Use of stemless humeral heads compared to stemmed prostheses significantly reduces bone loss and preserves much of the native bone stock. Minimizing bone loss during humeral head resection can improve implant fixation by allowing it to fix to high-density bone, and it allows for more bone stock to be available if a revision surgery is needed (Baranek et al. 2019; Alidousti et al. 2017). However, many surgeons use a freehand osteotomy for humeral head resection during TSA, often leading to more than necessary proximal bone loss. Alternative methods for humeral head resection that minimize bone loss while maximizing implant fixation may be beneficial. A recent system developed by Dr. Steven Goldberg creates multiplanar cuts for the humeral head using cutting guides to match the prosthetic implant thickness to the thickness of the bone resected (Goldberg et al. 2018, 2021; Baranek et al. 2019). This multiplanar osteotomy system has now been validated in a cadaveric study, radiographic study, and clinical study, showing high accuracy and reliability for anatomic reconstruction of the humeral head (Goldberg et al. 2018, 2021; Baranek et al. 2019). Further studies evaluating the multiplanar osteotomy system in larger patient populations are needed while more research developing other novel systems to improve implant fixation and minimize bone loss is also necessary.
Data for Long-Term Outcomes
Moving forward, robust randomized control trials (RCTs) and large prospective studies looking at long-term (15+ years) clinical and functional outcomes using stemless humeral implants are needed. Most current literature on stemless humeral implants reports short-term or mid-term outcomes (Berth and Pap 2013a; Uschok et al. 2017; Spranz et al. 2017; Beck et al. 2018; Maier et al. 2015; Churchill et al. 2016; Hawi et al. 2017; McMillan et al. 2021). However, one recent study by Magosch et al examined outcomes at more than 10 years follow-up, showing comparable results to those of standard stemmed implants (Magosch, Lichtenberg, and Habermeyer 2021). The authors found significant improvements in pain, activities of daily living, range of motion, and strength from pre-operatively to post-operatively (Magosch, Lichtenberg, and Habermeyer 2021). Additionally, Kaplan-Meier analysis revealed a 10-year survivorship rate of 96.5% for the stemless implants, although their study was limited by only including 75 patients (Magosch, Lichtenberg, and Habermeyer 2021). Another small study by Hawi et al evaluated stemless humeral implants 9 years after surgery in 49 patients and also found significant improvements in flexion, abduction, and external rotation without clinically significant radiologic abnormalities similar to standard stemmed humeral implants (Hawi et al. 2017).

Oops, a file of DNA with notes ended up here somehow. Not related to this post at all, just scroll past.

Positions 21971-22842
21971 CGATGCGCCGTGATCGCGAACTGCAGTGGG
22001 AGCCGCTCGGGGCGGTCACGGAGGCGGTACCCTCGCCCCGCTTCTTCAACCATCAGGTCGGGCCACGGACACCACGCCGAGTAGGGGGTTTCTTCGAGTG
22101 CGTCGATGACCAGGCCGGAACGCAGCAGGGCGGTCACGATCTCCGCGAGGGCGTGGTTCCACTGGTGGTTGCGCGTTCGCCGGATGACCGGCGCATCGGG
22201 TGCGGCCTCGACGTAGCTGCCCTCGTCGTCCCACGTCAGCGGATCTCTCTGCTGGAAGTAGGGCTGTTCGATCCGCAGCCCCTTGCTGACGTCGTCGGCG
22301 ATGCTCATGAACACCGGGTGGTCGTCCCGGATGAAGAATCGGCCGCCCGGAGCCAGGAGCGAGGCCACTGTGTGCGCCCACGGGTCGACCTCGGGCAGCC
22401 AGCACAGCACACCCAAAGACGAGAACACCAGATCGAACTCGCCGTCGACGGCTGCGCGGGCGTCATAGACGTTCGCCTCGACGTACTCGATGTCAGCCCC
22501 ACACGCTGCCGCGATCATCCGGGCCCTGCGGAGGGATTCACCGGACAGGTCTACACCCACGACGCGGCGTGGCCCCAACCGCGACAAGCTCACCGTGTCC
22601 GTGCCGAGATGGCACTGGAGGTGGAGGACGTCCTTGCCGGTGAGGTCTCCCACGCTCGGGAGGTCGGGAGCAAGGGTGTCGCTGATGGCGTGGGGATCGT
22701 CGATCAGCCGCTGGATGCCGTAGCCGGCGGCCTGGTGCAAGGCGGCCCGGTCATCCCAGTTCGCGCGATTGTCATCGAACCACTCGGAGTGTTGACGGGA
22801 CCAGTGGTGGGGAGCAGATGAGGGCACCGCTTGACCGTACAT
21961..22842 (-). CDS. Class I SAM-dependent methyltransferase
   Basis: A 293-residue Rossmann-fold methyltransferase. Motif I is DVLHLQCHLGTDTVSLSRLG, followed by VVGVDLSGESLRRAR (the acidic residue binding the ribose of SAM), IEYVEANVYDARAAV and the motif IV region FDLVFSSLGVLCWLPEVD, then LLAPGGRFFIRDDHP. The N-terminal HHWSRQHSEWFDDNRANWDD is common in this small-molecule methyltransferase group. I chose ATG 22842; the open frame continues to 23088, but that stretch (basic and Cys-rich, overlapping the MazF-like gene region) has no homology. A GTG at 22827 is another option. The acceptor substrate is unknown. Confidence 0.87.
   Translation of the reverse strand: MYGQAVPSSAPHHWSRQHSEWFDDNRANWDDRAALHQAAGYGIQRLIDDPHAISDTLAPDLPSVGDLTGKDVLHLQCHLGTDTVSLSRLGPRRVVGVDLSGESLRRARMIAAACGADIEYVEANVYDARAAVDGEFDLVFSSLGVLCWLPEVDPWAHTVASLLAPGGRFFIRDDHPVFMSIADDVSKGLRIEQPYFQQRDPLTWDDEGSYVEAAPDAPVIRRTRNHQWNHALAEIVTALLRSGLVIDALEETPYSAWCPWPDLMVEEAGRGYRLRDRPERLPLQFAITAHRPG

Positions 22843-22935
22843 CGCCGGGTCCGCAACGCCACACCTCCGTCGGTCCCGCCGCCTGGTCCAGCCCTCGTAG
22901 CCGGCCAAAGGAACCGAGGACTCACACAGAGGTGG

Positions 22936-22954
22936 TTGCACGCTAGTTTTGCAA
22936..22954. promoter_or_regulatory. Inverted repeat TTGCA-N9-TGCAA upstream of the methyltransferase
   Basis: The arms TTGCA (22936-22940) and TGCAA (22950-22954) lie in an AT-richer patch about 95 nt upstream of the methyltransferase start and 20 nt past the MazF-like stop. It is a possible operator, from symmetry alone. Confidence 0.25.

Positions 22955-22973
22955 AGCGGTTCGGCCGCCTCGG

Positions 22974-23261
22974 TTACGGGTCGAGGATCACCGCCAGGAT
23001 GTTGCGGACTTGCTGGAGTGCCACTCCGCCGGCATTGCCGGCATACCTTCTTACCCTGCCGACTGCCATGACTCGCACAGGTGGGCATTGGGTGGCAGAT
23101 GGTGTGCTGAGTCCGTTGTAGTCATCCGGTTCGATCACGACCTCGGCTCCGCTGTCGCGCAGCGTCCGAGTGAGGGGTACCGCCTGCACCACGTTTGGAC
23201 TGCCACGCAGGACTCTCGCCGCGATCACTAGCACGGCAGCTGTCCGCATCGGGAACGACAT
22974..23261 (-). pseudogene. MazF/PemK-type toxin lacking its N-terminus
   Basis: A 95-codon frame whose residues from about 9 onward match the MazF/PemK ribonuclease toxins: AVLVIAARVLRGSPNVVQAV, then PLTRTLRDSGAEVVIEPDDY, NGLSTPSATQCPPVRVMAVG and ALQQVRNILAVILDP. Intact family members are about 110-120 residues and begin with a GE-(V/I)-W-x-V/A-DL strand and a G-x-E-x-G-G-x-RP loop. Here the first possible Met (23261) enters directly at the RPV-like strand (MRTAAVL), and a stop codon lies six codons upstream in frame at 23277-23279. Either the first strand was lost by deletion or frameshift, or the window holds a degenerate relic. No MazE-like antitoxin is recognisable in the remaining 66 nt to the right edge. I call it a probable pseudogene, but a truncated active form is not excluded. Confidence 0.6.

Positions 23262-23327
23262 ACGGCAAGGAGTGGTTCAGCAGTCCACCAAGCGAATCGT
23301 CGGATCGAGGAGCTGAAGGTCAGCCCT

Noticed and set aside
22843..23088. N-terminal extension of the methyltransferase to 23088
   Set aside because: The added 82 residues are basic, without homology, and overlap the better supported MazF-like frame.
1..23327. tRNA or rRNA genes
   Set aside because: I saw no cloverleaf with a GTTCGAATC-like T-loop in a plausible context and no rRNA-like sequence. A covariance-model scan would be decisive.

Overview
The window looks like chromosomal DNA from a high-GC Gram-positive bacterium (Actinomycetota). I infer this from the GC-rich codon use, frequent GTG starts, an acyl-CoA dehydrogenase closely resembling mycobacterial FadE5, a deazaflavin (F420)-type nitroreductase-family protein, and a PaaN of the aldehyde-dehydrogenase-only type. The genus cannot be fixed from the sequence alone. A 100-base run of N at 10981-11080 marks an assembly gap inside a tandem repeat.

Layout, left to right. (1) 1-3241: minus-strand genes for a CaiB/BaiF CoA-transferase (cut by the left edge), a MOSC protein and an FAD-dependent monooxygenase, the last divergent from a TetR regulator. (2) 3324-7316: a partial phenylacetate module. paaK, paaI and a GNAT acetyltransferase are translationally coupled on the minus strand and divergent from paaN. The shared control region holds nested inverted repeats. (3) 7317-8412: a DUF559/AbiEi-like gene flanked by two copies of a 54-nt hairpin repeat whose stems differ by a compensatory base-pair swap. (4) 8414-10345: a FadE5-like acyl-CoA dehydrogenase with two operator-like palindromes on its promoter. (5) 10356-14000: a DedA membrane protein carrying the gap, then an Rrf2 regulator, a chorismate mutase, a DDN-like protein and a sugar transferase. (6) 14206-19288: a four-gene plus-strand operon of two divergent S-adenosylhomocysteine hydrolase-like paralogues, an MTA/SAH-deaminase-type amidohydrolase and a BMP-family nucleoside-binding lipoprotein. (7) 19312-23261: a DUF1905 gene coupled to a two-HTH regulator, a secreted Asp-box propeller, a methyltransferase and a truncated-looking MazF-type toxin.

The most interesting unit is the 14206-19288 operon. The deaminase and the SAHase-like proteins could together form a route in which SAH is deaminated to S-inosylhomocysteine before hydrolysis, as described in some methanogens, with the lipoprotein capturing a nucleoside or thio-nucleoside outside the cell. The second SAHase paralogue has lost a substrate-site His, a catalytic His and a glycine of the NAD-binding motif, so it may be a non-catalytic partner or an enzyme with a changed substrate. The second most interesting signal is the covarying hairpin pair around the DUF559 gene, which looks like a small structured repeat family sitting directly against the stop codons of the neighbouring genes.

The future for stemless humeral implants for anatomic TSA is promising. There are many advantages of stemless implants including decreased blood loss, reduced stress shielding, and preservation of bone stock. Future studies examining the optimal shape of the humeral head for these implants are needed as well as more long-term clinical data looking at patient outcomes using stemless implants. With robust RCTs and many other studies underway, the use of stemless implants is likely to only increase. Shoulder surgeons should be aware of the ongoing advancements in stemless humeral implants to optimize patient care.